Be mindful of the arc of activity and stimulation from day to night.
The closer you get to bedtime, the more peaceful, calm and quiet you should be with your baby.
A peaceful transition can set you baby up for a wonderfully, restful night.
It’s up to you to help protect your baby from too much – too loud – too busy during the day. Your baby can’t tell you what a difference it makes – but they can show you with better sleep at night and a happier disposition during the day.
Wrap, Sling, and Carry:
We found that carrying our baby around in a wrap for periods during the day – helped them sleep better at night.
Here are key features to look for in a wrap:
- A light pad in the shoulder fabric (more comfortable for your shoulder).
- Unpadded side rails make a sling easier to adjust and work well to discreetly nurse your baby.
- Breathable natural fabric.
- Try to get a sling/wrap that is fully adjustable and machine washable (for all the spit up coming your way). 😉
- Some slings/wraps have built in pockets for diapers, wipes, keys, mobile phone, etc. that are quite helpful.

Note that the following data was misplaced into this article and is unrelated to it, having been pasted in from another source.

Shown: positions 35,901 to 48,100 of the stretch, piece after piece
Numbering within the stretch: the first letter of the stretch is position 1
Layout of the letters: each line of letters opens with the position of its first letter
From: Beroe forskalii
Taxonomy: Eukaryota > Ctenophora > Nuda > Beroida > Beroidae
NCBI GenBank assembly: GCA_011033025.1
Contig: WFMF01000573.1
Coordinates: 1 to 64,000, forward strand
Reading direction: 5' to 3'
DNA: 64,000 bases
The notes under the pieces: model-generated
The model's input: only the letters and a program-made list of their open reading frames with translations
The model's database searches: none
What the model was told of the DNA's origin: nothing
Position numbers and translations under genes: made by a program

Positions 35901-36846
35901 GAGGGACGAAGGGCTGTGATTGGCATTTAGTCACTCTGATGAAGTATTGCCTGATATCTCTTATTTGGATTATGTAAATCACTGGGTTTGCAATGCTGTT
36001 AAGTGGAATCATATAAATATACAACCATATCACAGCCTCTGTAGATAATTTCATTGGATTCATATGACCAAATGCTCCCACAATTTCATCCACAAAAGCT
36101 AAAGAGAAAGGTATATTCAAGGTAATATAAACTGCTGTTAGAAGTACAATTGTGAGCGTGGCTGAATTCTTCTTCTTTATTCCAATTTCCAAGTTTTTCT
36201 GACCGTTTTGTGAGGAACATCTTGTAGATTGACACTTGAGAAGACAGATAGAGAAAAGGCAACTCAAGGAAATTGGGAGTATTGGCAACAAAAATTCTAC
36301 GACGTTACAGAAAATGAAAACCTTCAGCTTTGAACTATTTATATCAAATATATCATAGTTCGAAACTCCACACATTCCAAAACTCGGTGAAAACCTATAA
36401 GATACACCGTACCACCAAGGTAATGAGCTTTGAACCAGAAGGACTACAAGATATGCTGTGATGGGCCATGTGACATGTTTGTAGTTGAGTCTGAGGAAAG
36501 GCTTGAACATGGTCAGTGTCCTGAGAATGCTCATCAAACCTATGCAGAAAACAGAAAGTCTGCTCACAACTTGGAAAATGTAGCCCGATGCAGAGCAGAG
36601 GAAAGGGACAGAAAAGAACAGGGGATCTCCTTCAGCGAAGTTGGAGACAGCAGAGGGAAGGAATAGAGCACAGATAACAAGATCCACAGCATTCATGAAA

I’ve used several different carriers/slings/wraps with my two kids – but the one I liked the best was the Maya Wrap Baby Ring Sling Carrier. Our baby could recline in it horizontally or slightly upright – and snuggle gently next to my body.
It’s flexible because you can adjust your baby in the sling in different positions for different times of the day and to suit their liking. Most non-sling carriers only allow your baby to be upright. We really liked being able to fine tune our baby’s position depending on if they were sleeping or awake. The Maya Wrap lets you carry your baby upright as well. Here are reviews.
My second favorite was the Baby Bjorn Baby Carrier.
It was comfortable but wasn’t as versatile as a wrap/sling. I found myself using the Maya Wrap around the house and the Baby Bjorn when I went for walks outside.
If you’re handy you can make your own baby sling with this free pattern and instructions from Mamma’s Milk. I didn’t have the sewing skills to try this one but it could be a way to save some money depending on which fabric you buy for it.
Skip burping before bed?
I’ve read some suggestions to skip burping to shorten the bedtime routine and give you a little more time for yourself.
I say no way. Gentle burping was part of my routine for both of my kids as I walked around the room holding them and softly singing to them right before putting them down.